COMMISSIONING ASPECT OF COMMITMENT
Then he said to them all: “Whoever wants to be my disciple must deny themselves and take up their cross daily and follow me.
The personal and trusting relationship between God and His followers now leads the believer to the commissioning aspect of commitment—a task that is characteristic of being His true followers—“and follow me.” This commitment is not to a task but to a person. To be a follower of Jesus is to be a disciple of Jesus. A disciple is one who follows the teaching of another; one who is like another; one who models after another.
What is the task to which he has called us? The task is none other than the words of what we call “The Great Commission”:
Then Jesus came to them and said, “All authority in heaven and on earth has been given to me. Therefore go and make disciples of all nations, baptizing them in the name of the Father and of the Son and of the Holy Spirit, and teaching them to obey everything I have commanded you. And surely I am with you always, to the very end of the age.” (Matthew 28:18–20)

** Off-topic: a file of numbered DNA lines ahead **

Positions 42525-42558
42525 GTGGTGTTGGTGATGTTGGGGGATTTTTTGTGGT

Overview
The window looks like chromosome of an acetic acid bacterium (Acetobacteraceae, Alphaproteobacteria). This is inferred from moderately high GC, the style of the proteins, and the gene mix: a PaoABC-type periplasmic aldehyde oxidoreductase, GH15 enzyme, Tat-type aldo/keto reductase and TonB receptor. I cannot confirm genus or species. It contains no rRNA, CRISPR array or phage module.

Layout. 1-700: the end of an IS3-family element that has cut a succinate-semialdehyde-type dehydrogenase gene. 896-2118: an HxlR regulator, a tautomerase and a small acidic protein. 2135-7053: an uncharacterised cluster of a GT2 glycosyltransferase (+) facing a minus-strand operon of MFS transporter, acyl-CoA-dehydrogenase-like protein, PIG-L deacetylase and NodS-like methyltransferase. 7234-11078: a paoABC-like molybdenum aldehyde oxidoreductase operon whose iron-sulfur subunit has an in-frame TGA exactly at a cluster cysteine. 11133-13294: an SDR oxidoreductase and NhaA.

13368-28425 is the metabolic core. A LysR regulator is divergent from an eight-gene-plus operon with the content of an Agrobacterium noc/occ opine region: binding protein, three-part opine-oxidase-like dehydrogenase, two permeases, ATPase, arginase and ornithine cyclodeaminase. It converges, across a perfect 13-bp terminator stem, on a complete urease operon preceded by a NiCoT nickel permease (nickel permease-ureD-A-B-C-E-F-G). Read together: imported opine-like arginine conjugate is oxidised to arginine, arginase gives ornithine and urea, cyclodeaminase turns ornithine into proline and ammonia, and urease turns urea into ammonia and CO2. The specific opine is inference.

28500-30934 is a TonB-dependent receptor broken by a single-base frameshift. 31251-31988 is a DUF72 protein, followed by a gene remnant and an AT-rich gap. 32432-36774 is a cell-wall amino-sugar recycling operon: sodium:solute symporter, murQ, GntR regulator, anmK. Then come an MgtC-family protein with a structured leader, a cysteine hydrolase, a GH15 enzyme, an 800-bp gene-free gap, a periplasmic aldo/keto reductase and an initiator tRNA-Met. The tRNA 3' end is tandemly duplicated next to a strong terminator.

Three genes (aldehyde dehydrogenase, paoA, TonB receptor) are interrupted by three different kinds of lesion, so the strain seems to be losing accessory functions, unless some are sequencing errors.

The Christian’s task is nothing short of being a servant of Jesus Christ proclaiming the message of Jesus Christ and helping others become followers of Jesus. Our primary responsibility is neither overthrowing governments nor opposing ideologies but a proactive one of making disciples of all nations.
In the course of our obedience to God’s authority, we may come in conflict with the existing government. We have been called to be good citizens and history has proven that Christians are generally law-abiding and hard-working. But when conflicts come, the Christian is ready to choose his commitment to Christ over his or her commitment to local authorities (Acts 4:19–20).
RESPONSE: Today I complete my commitment to follow Jesus in sharing His love with others.
PRAYER: As a true disciple, I give myself, Lord, to the task of world evangelization starting where You place me today.
Standing Strong Through The Storm (SSTS), a daily devotional message by SSTS author Paul Estabrooks. © 2011 Open Doors International. Used by permission.